Interestingly enough, my friend was not lacking in this second type of belief; he genuinely, (and correctly), believed in his sales ability. But he was severely lacking in PSI-belief, so whilst he knew what he wanted, and believed in his ability to get it, he didn't believe that he was worth it - so he failed.
Because this is such an important point, I want to summarise what I have just said:
PSI-belief is concerned with how you feel inside about yourself. It is about having a Positive Self Image; knowing that you deserve more, that you are worth it.
I-CAN belief is concerned with convincing yourself that you are ABLE to achieve your goals.
I want you to clearly understand the difference between these two types of belief, so let me give you an example which will help you:
Mary, David and Sue have always longed to go on a skiing holiday. Mary is lacking in both PSI and I-CAN belief. Let's hear what she has to say:
MARY: "I would love to go on a skiing holiday but I have so much to do at home, there's the dog to feed as well, and it would be selfish of me to take a break whilst the children are so young. Anyway, I'm really clumsy; I'd never get the hang of it.”
TRANSLATION: "My needs are less important than a dog's and I couldn't do it anyway."
David is lacking in PSI-belief: Let's listen to him:
DAVID: "Skiing is for rich people, not for the likes of us. Pity really because I'm sure I would be good at it."
TRANSLATION: "I'm a second class citizen and I'm going to make sure that I stay that way. I don't doubt my abilities though."
Sue is lacking in I-CAN belief. Here's what she might say:
SUE: "A holiday is a really great idea. I deserve a break after the year I've just had. The children can go to my Mother's, she'd love to have them and the change would do them good. Does it have to be skiing though? You have to be really athletic and muscular don't you?"
TRANSLATION: "I feel good about myself inside and know that I am worth this break. However, I have doubts about my abilities, and I'm a bit scared of this unknown challenge."
These examples should help you to understand how different the two beliefs are.
I am now going to tell you something which you might find surprising: PSI-belief is to do with FEELINGS and EMOTIONS about yourself, and is not easily improved by logical argument, whereas I-CAN belief is more rational, and is open to logical argument.
This becomes obvious when we look at our erstwhile skiing friends.
No amount of rational, logical argument about how easy it is to ski, how cheap the kennels are, or how much the children might enjoy her being away, will convince MARY to go on this holiday.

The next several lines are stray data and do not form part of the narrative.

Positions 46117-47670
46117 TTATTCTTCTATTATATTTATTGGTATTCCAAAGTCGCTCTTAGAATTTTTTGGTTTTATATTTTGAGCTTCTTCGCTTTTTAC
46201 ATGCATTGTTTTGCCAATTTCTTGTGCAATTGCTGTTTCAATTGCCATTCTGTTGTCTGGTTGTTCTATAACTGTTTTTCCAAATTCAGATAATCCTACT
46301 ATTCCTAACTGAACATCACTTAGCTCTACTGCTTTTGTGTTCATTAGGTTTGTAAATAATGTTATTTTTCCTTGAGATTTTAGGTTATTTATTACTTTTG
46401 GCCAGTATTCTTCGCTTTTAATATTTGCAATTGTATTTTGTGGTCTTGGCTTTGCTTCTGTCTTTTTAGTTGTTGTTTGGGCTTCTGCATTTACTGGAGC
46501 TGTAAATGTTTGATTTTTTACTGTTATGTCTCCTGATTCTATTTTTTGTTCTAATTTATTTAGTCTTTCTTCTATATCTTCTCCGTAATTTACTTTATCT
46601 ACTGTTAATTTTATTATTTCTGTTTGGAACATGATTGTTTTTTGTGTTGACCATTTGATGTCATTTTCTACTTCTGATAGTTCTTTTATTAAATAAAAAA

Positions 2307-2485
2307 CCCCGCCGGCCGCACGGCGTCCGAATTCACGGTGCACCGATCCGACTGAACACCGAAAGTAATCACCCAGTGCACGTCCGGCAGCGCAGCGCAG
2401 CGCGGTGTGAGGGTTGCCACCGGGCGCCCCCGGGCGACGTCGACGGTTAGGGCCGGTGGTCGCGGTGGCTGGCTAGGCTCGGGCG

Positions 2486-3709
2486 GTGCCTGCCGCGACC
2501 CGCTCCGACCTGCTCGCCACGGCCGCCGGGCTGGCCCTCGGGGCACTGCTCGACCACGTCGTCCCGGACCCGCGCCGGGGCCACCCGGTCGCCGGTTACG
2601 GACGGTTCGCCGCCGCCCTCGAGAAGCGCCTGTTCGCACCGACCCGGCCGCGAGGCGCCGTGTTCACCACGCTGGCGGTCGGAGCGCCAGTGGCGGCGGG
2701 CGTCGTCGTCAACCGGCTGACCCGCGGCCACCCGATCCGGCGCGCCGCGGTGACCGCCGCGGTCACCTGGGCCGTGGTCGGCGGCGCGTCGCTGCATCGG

Why? Because she doesn't think she is worth it! All this talk of dogs and children is just a smoke screen to give her an excuse for not going.
If I did try to convince her, the conversation would go something like this:
ME: "Mary, why don't you take this break, you deserve it!"
MARY: "But who would look after the dog?"
ME: "There are plenty of excellent kennels close by, but if you don't fancy them then I could look after it for you."
MARY: "Thanks; but it's not just the dog. Don't forget I'm a Mother and have certain responsibilities to my children. I can't just get up and leave them."
ME: "Sure you can! They're old enough now, and you've told me many times that your Mother would love to have them."
MARY: "That's true, but I couldn't really afford to go. There are so many other things I should spend my money on, like clothes for the children."
ME: "Why not spend it on yourself just this once?"
MARY: "Anyway, I couldn't leave the house empty for all that time, there are lots of burglaries around here."
And on and on and on! One excuse after another. Do you see what I mean? Mary's practical problems are purely incidental to the central message which runs through her every sentence. This message is: "I'm not worth it. I should spend money on other people not me. I don't deserve a holiday."
Do you see that no amount of rational talking or explanation can help Mary?
SUE, however, is a different proposition. She has a fundamentally Positive Self Image; all she needs is a little convincing and reassurance. I could probably persuade her to go if I told her about the easy slopes, the beginner's classes, and the fact that there would be dozens of people just like her. In other words, by presenting a rational argument, I stand a good chance of boosting Sue's I-CAN belief.